We can't deny how popular Docker containers became on the daily basis of many software developers around the world. Moreover, it is a mainstream technology behind cloud-native applications such as Kubernetes and it's used as the deployment engine at various production systems.
However, its learning curve is not so friendly for many, considering that the fundamentals of Linux containers is not widely taught. On this post I will try to briefly explain the building block for containers and how to use the Docker container runtime to boost productivity.
To understand a container, we should understand what is virtualization at first.
Virtualization is a solution to the problem of isolating and having a completely different environment sharing the same "machine". Each virtualized environment would have its own memory, disk and CPU quotas. For instance:
- Machine RAM: 16GB
- Windows 10 quota: 4GB
- Ubuntu 18.04 quota: 4GB
However, virtualization has a cost: it does not share the same OS kernel. In case we want to have a small virtualized web-application in our machine, such app will bootstrap a different kernel and load a lot of runtime libraries.
It's useful for those who want a fully virtualized operating system but not ideal for general-purpose applications. That's where containers come in.
Containers are the solution of sharing the same physical resources, the same kernel space, but still isolated.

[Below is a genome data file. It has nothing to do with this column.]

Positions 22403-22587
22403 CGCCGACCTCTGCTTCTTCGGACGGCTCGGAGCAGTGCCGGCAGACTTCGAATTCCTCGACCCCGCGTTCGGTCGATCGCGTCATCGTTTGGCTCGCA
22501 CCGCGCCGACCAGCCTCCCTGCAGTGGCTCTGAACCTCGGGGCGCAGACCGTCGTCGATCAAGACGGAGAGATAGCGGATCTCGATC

In short: a container is an isolated space in our computer where we can run a different OS, and from that OS we are able to install whatever we want and run any command without affecting our local machine, the host.
For me, that's exactly the fascinating part of using containers. Following are some benefits I can highlight.
Since all the needed dependencies belong to the containers, we will no longer face installation problems in our computer, library conflicts, version upgrades and so on.
All the messy stuff that sometimes, prevent us from doing more experimentation. Gone.
Sometimes, many of us work on a variety of projects. Switching contexts may be cumbersome. One project uses the PostgreSQL 9.5 while other uses PostgreSQL 11. Managing two Postgres instances in your local environment? Good luck with that.
By using containers, context switch is easily as doing:
$ docker rm -f postgres_9 $ docker run --name postgres_11 postgres:11
Containers allow to run a different operating system. What about if we choose to run the same production environment in our computer?
It takes us to a different position where we have full control on the application. That's WAY easier to debug and replicate bugs since we are using the same OS and libraries.
No more "it works on my machine" or "it DOES NOT work on my machine".
The steps to deploy are exactly the same be it on our computer or in the production environment.
$ docker run --name my_application my_application
Furthermore, the container does not care about the environment it's running in. We can EASILY push our container to another server and run it from there. Almost zero configuration needed.
Want to try a cheaper cloud-provider? Cool. Your container WILL run there effortlessly.
In order to run containers, we need to install and configure a container runtime. For the purpose of this article, and due to its popularity, we will use Docker.
So let's suppose we have a new computer with just the Operating System installed. And a browser, of course :)
Assuming that you have Docker properly configured, we want to run
bundle install in some application we have but remember, we don't have Ruby installed in our computer.